If you have the parts diagram, the original manufacturer may actually list the SAE O-ring part number, instead of some in-house part number. If that is the case then you can purchase the correct o-ring with no trouble.

Springs are tougher, if you have the parts diagram, it may list the specs on the spring (I doubt it). If you have a source where you know you can trust the quality you may be able to purchase three or four and see what works. I would be hesitant to go this route, maybe $30 is worth the reduction in time and effort to find a part that may or may not work properly for the next 10 years.
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post #28 of 46 Old 03-03-2010 Thread Starter
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Thin,

Since I have the "O" rings now, I could match them pretty easily, and maybe ship them back? (Is that ethical considering they took the time to send them to me? Maybe I could put a fiver in the box.)

In other news, the spring is here! One thing about those IMTRA guys, they ship really fast. I made the on-line order on Sunday and it was here on Tuesday. One little spring, well padded in about an 8x6x6 box. With that kind of packing, I'd have no reservations about ordering anything from them, except maybe for the price, of course.

And now that I see the spring intact, it looks like no other spring I've seen. It has an unusual tapering shape near the end, probably so it doesn't interfere with the "finger" piece that slots in place (latches) against the "no backing up" gear. And the ends where the screws go through are at different angles from each other too. I'm very glad I spent the money on it.

[I have a picture of the spring, but can't post to my ftp site just now. Please check back in a day or two.]

Thanks for the encouragement and guidance on the brushes. I spent some time online Sunday, looking for the brushes for the CIMA motor. CIMA is an Italian company, so there's not a lot of companies in the US that carry their brushes. There's an outfit that listed CIMA on their website and I've sent them an email. If they work out, we could all use them for these types of brushes.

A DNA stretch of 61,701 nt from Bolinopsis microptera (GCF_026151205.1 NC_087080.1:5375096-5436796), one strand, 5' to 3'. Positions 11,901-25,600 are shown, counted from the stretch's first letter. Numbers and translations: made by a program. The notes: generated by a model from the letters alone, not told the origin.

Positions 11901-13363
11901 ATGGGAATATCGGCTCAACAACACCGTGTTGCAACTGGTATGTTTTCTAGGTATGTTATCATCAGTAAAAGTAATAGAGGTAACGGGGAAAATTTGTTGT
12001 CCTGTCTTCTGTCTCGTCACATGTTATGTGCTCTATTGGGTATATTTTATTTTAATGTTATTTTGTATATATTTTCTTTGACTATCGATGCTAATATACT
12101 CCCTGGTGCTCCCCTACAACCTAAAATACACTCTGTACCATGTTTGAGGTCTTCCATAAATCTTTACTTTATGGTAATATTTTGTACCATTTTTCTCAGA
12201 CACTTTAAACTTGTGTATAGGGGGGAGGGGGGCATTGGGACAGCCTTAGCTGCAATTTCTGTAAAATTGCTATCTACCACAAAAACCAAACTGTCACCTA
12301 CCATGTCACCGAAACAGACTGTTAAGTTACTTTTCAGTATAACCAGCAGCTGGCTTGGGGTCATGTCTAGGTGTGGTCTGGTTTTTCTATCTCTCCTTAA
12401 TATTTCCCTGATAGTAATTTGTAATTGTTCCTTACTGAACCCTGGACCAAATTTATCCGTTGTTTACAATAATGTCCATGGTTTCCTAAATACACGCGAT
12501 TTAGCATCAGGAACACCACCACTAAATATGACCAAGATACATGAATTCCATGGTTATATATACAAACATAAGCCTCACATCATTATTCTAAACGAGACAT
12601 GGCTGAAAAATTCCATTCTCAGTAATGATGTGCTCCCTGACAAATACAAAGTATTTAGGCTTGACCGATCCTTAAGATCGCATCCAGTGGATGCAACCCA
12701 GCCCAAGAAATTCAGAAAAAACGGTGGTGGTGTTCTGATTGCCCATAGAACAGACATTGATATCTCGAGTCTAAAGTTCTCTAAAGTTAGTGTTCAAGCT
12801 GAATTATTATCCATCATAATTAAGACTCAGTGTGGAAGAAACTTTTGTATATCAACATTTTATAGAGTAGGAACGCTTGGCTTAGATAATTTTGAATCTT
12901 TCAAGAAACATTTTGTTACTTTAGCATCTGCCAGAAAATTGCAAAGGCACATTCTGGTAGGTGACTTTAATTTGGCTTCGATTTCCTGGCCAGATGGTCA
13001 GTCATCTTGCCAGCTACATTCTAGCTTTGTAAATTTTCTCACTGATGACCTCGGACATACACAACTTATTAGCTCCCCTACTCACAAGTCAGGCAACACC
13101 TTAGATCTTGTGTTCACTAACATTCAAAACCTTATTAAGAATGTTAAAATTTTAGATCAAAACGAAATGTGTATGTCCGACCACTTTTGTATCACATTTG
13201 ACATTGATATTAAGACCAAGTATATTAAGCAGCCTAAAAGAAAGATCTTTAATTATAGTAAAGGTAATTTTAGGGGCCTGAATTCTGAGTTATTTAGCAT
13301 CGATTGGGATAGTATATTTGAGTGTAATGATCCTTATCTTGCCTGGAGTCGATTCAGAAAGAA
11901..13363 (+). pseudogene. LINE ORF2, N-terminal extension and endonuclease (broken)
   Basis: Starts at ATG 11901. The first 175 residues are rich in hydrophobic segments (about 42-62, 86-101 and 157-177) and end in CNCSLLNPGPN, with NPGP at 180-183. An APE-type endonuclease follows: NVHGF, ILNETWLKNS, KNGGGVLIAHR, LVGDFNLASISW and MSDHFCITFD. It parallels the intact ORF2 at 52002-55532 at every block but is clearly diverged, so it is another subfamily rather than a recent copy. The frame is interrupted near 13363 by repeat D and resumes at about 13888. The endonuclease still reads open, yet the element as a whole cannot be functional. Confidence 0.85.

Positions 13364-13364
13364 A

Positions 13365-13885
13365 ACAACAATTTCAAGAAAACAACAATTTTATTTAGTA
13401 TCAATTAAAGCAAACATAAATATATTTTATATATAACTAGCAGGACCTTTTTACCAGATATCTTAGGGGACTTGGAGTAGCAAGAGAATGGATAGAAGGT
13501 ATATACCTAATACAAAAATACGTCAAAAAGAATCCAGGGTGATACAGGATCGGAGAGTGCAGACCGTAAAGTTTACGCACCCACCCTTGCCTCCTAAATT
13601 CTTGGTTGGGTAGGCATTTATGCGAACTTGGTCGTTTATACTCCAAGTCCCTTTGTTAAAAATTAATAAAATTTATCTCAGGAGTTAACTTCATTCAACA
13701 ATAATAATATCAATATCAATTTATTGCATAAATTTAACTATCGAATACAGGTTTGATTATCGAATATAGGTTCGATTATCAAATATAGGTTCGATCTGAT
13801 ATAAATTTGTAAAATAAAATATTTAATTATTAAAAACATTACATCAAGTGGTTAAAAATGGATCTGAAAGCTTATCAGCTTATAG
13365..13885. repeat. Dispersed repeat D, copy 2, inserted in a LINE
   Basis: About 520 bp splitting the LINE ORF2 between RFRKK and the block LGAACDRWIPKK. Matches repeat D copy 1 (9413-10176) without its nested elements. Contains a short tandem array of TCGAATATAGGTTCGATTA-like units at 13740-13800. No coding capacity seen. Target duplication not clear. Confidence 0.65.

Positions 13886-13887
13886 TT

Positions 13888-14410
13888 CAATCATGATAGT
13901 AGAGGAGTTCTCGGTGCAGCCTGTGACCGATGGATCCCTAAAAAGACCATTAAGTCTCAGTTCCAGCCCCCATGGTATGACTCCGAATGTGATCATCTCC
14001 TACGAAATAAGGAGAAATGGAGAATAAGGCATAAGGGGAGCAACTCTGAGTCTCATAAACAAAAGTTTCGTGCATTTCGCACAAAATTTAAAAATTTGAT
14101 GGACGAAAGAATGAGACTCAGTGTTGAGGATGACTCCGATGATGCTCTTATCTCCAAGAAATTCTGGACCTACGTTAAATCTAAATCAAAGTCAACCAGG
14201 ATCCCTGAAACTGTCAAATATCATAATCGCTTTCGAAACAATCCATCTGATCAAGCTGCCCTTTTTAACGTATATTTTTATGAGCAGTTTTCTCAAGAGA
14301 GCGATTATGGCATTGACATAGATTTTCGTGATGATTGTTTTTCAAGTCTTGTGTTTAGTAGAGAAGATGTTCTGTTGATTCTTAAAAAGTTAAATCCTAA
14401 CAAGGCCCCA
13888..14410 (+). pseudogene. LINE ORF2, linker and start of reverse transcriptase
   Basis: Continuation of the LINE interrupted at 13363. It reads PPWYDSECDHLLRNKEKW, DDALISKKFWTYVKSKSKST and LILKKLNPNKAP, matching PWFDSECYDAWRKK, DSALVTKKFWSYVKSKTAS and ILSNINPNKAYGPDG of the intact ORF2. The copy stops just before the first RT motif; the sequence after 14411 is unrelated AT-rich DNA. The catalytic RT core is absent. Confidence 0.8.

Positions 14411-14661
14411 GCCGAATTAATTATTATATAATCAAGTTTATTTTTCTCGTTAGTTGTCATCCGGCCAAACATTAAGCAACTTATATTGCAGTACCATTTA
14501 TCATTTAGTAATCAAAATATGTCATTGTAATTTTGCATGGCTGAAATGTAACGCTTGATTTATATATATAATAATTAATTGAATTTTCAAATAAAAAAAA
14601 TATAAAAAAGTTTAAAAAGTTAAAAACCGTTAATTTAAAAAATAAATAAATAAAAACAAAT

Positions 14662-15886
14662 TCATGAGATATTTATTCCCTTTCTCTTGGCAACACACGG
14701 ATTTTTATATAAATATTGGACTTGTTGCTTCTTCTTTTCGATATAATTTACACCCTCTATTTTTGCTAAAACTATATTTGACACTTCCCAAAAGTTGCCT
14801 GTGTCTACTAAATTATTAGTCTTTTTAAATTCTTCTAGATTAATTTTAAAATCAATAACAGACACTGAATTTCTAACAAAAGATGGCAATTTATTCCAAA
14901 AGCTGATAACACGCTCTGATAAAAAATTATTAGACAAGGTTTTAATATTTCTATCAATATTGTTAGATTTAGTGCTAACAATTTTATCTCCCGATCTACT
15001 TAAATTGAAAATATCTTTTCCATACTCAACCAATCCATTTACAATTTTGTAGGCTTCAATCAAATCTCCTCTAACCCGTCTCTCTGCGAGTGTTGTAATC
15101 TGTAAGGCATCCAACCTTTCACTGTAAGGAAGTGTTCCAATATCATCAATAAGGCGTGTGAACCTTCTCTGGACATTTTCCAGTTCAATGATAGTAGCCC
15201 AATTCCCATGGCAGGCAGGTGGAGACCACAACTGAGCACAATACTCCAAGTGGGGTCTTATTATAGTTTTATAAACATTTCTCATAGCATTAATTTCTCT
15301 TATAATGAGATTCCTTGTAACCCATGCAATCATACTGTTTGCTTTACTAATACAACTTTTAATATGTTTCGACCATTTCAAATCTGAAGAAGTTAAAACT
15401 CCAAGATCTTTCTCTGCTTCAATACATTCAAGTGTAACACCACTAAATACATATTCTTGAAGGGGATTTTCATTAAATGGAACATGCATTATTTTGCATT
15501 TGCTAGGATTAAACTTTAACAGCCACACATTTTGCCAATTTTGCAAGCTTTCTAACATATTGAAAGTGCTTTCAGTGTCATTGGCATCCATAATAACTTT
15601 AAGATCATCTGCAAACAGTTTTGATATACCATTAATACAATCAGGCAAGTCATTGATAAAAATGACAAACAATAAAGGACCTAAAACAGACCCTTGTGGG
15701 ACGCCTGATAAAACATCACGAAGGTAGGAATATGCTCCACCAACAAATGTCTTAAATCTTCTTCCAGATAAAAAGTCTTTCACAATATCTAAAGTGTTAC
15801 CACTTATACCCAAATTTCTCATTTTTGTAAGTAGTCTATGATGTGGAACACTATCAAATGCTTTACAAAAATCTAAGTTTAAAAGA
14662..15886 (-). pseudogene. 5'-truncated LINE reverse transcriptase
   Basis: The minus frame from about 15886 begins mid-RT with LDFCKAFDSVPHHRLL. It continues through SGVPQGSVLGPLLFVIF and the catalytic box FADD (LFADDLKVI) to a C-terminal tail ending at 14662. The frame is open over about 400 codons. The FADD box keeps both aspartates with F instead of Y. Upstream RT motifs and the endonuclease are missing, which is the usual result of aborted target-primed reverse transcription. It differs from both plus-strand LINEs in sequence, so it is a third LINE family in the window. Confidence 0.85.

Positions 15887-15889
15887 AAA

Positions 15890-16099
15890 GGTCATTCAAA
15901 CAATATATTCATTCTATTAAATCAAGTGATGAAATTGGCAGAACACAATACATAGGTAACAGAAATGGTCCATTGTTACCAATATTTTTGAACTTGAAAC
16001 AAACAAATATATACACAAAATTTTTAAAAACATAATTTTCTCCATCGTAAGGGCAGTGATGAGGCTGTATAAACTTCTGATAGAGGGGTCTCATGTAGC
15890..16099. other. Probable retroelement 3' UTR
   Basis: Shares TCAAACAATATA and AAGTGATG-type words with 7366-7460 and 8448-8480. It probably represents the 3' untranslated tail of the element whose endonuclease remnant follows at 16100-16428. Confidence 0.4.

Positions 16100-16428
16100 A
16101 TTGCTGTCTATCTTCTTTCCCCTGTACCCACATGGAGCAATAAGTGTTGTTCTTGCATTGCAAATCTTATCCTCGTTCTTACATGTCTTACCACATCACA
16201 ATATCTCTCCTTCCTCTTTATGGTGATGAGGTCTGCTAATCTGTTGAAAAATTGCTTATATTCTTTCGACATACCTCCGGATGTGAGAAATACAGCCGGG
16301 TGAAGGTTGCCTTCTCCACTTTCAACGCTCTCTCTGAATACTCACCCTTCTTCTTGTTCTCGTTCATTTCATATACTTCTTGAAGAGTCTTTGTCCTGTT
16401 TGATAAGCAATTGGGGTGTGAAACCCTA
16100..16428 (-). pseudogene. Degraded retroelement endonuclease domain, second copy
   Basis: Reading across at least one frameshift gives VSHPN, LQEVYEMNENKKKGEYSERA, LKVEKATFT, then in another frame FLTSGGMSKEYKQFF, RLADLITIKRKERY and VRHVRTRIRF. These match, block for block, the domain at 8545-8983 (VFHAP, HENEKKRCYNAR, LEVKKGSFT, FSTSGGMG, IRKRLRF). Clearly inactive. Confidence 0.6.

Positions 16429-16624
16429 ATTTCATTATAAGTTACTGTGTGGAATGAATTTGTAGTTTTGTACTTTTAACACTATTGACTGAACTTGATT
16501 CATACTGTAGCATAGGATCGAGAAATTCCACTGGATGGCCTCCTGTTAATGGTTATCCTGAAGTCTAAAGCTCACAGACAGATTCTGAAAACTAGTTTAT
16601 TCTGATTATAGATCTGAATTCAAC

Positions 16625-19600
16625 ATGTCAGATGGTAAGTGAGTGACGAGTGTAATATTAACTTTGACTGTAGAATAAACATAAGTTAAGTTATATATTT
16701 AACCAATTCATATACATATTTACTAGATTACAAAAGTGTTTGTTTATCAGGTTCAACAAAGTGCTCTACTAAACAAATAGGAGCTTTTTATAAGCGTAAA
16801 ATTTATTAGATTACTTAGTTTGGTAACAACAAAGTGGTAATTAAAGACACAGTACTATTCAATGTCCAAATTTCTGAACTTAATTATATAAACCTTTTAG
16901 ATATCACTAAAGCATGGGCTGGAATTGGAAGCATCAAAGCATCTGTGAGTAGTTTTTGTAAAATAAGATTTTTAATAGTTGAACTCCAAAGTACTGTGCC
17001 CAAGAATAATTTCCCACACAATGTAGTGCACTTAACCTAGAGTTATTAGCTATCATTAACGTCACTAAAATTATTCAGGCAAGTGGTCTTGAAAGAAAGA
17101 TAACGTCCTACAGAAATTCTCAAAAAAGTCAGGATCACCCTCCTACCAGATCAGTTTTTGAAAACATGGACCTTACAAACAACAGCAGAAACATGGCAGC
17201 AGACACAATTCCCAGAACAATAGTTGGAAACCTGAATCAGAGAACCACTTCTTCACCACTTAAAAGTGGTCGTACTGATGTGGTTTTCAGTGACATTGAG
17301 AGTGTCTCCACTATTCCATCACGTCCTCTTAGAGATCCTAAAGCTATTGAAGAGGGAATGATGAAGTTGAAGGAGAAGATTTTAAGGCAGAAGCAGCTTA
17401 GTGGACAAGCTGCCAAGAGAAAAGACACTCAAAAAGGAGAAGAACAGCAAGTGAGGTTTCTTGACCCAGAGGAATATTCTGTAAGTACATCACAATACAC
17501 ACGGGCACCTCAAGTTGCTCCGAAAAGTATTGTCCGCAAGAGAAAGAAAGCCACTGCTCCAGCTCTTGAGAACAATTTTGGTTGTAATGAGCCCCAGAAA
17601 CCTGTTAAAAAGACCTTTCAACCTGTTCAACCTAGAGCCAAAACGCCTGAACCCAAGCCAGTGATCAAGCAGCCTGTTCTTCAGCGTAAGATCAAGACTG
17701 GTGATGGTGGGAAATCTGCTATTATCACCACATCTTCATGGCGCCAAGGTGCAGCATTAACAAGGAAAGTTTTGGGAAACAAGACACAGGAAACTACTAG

In other news, I keep thinking about that rust around the motor casing "O" ring. It's bothering me. When our bow is taking green water, that whole windlass is a couple feet under rushing water, getting dunked again and again. Leaving that improper seal seems like I'm inviting a motor failure and then a rebuild or replacement. I think I'll do the naval jelly, emory cloth thing and then once I get shiny metal immediately apply rustoleum. (The "O' ring there still looks servicable, but I'll probably spend a couple cycles lookng for one.)

I'm scheming to leave the guts of the motor in place while I apply naval jelly to the edge of the case and rinse it off afterwards. Not sure I'll be able to though. It will depend on how far the rust goes around the edge to the inside of the case, and (if not too far) whether I can use duct tape or something to seal off the internals while I'm working. I'll probably have to remove the guts, something I'm not looking forward to.

It seems I've gone down the rabbit hole a bit, successively finding another thing needing work inside each thing I work on. I do believe I can get it all back together though. <-- Isn't that the essence (and optimism) of boat projects?

Big thanks everyone for the encouragement and guidance, on everything from springs and brushes, to gears and grease. Up until a few weeks ago, I though grease was a musical! (grin)

Regards,
Brad

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Average minds discuss events;
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The best minds discuss sailing (and a little bit of politics). I don't know why. It's a mystery!
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Last edited by Bene505; 03-03-2010 at 09:30 AM.
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post #29 of 46 Old 03-03-2010
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Brad-
Instead of naval jelly, what about one of the rust convertor products? You paint them on the rust, they convert it to a non-porous black material and then paint directly over it. Available as liquid or spray, in the auto body/paint repair shelves, from Loctite and others IIRC.
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post #30 of 46 Old 03-03-2010
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HS's point about using something like OSPHO, is a good one.

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You know what the first rule of sailing is? ...Love. You can learn all the math in the 'verse, but you take
a boat to the sea you don't love, she'll shake you off just as sure as the turning of the worlds. Love keeps
her going when she oughta fall down, tells you she's hurting 'fore she keens. Makes her a home.

—Cpt. Mal Reynolds, Serenity (edited)